December 16, 2021

Living with Uncertainty

There have been countless psychological difficulties that have arisen from the pandemic. In March 2020, individuals experienced a new level of anxiety and worry, as the world was thrown into a situation with unknown outcomes. A challenge for many of us (patients and healthcare workers) has been the difficulty with handling uncertainty.

Intolerance of Uncertainty

The construct of Intolerance of Uncertainty (IU) was developed in the 1990s by a group of Canadian researchers (Freeston et al, 1994). IU has been defined as “a dispositional characteristic that results from a set of negative beliefs about uncertainty and its implications and involves the tendency to react negatively on an emotional, cognitive, and behavioral level to uncertain situations and events” (Buhr & Dugas, 2009, p.216)

Although initially associated with generalized anxiety (GAD) and obsessive-compulsive disorder (OCD), IU is now more widely considered to be a contributing factor (arguably causal factor) for several psychological disorders. Individuals seeking certainty to relieve a negative emotional state can find their symptoms worsening in their quest to reach more certainty. Many situations (arguably all situations) have an element of uncertainty. What is the Difference Between OCD and BFRBs and How Are They Related?

Complete certainty as illusive

Consider this: Can you be 100% sure that your loved one is alive and well at this very second (assuming you are not with them)? Now imagine you phone your loved one to check in and the phone goes unanswered. Do you feel more anxious or less anxious? Seeking certainty can exacerbate anxiety. Your loved one eventually calls you back and your anxiety decreases (negative reinforcement). However now you routinely call your loved one to check-in (safety behaviour) in case something bad has happened. The need to engage in this safety behaviour increases, leading to a temporary relief in anxiety, and ultimately leading to other problems (e.g. increased attention to threat, marital problems etc.)

Uncertainty as an allergy…Being intolerant of uncertainty is a lot like having an allergy. If you are allergic to pollen for example, you will sneeze and cough and your eyes may get red and teary when you are exposed to even a small amount of pollen. When people who are intolerant of uncertainty are exposed to a little bit of uncertainty, they also have a strong reaction: they worry, and do everything they can think of to get away from, avoid, or eliminate the uncertainty. (Anxiety Canada, 2019)

Uncertainty in the face of the Pandemic

The changing pandemic is a stressor that can be considered novel, ambiguous, and unpredictable. This high level of uncertainty may be associated with a high level of anxiety and worry for those who are essentially intolerant of uncertainty. Furthermore, anxiety and worry often leads to time-consuming behaviours (safety behaviours) aimed at increasing certainty. For example, information-seeking (news overload), checking on family/friends (increasing attention to risk), and avoidance. Further stress, anxiety, and worry is experienced, leading to more safety behaviours, and so a feedback loop develops.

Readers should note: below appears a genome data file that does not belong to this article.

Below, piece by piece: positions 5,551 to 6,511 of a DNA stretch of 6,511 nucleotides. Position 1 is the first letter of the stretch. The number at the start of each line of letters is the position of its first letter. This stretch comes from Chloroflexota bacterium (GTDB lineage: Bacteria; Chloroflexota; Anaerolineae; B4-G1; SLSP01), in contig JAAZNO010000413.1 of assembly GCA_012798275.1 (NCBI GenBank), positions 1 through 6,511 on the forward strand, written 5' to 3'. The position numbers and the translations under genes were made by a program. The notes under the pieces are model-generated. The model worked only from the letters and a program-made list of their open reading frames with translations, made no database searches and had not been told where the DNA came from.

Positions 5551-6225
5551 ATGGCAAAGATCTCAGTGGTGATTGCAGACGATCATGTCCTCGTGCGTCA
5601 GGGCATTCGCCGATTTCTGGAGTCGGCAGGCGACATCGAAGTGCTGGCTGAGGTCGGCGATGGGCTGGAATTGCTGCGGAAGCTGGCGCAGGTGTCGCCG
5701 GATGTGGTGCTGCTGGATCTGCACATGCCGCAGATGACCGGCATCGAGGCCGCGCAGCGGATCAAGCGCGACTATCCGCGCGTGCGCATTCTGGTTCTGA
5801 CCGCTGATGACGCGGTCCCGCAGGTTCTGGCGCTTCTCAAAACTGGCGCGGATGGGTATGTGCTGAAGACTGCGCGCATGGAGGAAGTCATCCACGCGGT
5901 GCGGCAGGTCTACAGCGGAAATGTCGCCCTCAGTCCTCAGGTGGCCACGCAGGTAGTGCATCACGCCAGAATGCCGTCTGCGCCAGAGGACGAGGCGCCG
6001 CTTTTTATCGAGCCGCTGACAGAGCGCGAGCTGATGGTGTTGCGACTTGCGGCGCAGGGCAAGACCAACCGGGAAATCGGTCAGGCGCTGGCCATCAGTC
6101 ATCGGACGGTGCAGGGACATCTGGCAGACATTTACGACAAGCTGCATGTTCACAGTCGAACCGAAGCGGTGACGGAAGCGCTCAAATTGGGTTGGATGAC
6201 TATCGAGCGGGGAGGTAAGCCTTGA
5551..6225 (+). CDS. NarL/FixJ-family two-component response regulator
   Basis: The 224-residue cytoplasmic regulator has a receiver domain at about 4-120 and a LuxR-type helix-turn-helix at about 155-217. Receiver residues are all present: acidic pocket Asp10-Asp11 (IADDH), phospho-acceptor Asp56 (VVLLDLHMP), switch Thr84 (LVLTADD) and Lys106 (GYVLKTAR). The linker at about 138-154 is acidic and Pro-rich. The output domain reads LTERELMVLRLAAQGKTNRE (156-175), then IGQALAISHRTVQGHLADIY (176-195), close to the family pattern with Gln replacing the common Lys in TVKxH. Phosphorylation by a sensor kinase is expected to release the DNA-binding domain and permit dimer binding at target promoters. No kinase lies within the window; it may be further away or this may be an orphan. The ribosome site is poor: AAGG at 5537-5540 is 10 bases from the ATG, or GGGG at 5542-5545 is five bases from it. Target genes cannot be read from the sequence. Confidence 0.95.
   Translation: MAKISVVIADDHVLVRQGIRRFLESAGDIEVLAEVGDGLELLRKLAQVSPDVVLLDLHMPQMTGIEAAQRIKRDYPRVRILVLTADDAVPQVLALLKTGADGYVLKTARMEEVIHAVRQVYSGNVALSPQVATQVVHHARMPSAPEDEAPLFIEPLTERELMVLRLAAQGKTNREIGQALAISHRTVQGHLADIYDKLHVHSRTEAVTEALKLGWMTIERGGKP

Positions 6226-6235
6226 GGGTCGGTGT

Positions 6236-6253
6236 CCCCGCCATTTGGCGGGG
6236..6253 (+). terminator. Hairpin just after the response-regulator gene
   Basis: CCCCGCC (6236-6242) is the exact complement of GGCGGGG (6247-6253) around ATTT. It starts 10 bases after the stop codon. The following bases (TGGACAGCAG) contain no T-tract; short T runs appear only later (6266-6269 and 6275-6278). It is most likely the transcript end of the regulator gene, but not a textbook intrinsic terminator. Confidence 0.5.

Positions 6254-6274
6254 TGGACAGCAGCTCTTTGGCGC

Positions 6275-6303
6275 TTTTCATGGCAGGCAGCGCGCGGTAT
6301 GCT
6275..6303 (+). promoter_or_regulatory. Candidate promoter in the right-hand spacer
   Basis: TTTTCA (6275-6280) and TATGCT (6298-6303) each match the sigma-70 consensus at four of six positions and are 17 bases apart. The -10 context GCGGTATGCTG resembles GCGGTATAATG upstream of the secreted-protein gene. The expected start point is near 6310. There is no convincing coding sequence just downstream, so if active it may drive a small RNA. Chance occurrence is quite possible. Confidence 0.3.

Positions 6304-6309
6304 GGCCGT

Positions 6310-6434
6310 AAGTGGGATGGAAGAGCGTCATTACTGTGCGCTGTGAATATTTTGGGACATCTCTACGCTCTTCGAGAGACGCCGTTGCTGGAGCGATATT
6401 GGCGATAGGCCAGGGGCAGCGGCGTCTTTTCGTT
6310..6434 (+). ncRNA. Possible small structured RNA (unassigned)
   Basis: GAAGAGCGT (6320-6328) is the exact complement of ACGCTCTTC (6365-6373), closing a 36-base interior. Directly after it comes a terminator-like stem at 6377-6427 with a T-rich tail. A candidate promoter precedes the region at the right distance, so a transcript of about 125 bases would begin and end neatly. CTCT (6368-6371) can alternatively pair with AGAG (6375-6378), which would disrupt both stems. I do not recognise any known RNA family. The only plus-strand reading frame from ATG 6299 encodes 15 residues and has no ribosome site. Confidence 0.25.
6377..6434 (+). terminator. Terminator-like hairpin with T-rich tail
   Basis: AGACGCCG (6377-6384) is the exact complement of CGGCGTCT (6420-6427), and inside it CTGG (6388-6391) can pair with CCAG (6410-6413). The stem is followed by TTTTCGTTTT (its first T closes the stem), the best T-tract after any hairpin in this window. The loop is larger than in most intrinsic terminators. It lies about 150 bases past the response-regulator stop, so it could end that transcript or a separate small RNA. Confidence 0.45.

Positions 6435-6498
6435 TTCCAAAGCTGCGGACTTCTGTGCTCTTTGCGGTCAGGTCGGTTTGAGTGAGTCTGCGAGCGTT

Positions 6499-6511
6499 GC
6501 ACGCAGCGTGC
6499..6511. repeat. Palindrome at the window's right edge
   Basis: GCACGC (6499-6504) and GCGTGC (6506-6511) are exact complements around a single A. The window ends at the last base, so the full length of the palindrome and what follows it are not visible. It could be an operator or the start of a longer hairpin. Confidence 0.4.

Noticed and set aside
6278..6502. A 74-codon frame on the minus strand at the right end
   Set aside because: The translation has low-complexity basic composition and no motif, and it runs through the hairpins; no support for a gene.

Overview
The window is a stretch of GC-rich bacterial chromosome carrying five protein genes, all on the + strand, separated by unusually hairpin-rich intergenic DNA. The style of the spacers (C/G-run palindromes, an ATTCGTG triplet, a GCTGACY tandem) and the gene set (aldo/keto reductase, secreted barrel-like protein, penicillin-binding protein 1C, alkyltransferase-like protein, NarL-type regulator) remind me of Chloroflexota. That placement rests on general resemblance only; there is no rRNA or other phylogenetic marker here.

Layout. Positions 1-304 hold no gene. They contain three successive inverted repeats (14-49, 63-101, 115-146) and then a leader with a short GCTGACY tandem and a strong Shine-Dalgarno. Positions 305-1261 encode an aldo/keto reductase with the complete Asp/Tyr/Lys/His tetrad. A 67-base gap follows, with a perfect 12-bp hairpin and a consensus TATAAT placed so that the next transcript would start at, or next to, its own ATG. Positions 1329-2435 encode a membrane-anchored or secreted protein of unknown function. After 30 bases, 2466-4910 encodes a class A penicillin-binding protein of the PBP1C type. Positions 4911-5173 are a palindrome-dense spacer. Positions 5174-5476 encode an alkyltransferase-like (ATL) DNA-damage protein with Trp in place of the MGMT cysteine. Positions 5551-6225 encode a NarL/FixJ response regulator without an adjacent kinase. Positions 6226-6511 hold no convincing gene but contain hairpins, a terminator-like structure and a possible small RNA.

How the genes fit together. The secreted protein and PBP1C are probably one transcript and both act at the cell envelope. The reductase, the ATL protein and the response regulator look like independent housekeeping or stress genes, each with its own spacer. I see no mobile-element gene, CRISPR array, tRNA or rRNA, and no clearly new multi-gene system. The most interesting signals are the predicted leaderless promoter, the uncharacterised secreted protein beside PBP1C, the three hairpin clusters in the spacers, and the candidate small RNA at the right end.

Targeting IU in therapy

We help patients increase their tolerance for uncertainty, rather than increasing certainty itself. We use strategies based in cognitive-behaviour therapy (CBT) and a new wave of CBT called acceptance and commitment therapy (ACT):

  • Shifting attitude to uncertainty – accepting certainty as a part of life
  • Gradual exposure to situations associated with uncertainty – systematic desensitization
  • Behavioural experiments – to test the hypothesis “I can’t cope if I don’t know for sure”
  • Reducing safety behaviours – to break a vicious cycle
  • Reducing avoidance of situations associated with greater certainty
  • Acting in line with one’s values – “acting as if” tolerant of uncertainty
  • Mindful curiosity of a certainty thought, vs avoidance or thought control

Levels of IU can be measured using the Intolerance for Uncertainty Scale (IUS). It is a valid and reliable 27-item self-report measure (Buhr & Dugas, 2002).

IU self-help resources:

Anxiety Canada:

Centre for Clinical Interventions:—09—Accepting-Uncertainty.pdf


  • Buhr K & Dugas MJ (2002). The Intolerance of Uncertainty Scale: psychometric properties of the English version.  Behaviour Research and Therapy 40(8):931-45
  • Buhr K, Dugas MJ (2009). The role of fear of anxiety and intolerance of uncertainty in worry: an experimental manipulation. Behaviour Research and Therapy 47(3):215-23
  • Freeston, M. H., Rhéaume, J., Letarte, H., Dugas, M. J., & Ladouceur, R. (1994). Why do people worry? Personality and Individual Differences,17, 791–802